This is a big deal for me. Barley and I obviously walk a lot. I'd like to be able to walk with Rye, too. However, I'll never be able to walk both of them together if Rye doesn't learn how to walk loosely. Barley does not tolerate breaking the rules and will pounce on Rye if she doesn't listen to me, so it won't be safe for Rye to walk with her sister if we don't master this. Thankfully, we have a game for that. When we're out walking, I drop a treat behind us and keep walking (slowly since Rye's leash is short), and Rye gets it; then when she catches up to me in heel position, she gets a "yes! good girl!" and a treat beside me. Then we repeat. This game helps build value for staying at my side. Eventually, we work up to more and more time between dropping treats behind us as she gets better at staying beside me. After she gets the hang of it, we'll be more unpredictable about when she gets the treat for heeling, but since she's still a baby, right now, she gets lots of rewards for doing the right thing.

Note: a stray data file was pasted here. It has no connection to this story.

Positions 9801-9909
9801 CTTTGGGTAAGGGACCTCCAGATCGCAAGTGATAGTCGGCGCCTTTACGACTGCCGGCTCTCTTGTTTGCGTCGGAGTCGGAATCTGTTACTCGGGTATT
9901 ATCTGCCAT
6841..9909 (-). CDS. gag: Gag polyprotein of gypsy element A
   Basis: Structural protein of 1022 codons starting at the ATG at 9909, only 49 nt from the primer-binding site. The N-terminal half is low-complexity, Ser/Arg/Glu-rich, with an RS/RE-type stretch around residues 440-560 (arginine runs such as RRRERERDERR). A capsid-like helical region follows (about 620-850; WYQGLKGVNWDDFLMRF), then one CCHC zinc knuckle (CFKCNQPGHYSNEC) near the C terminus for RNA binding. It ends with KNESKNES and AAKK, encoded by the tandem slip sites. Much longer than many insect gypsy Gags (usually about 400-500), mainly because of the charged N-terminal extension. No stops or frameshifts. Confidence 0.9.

This is how walks start out with Rye.

When you don't have enough treats to convince your puppy to look at the camera and to walk nicely, this is what you get.

Not perfect, but much better than the start of our walk.

The Halti
Even though the shelter didn't list hound on Rye's breed description and the shape of her nose is very collie, the inner workings of her nose are all hound. She loves to sniff and walks with her nose to the ground (until something exciting like a leaf catches her eye). I'm not sure we'll ever completely master loose leash walking, but my parents' dog is a hound mix and got much better when they started using a head collar. Right now, I'm using positive reinforcement to help Rye think her Halti is a great thing.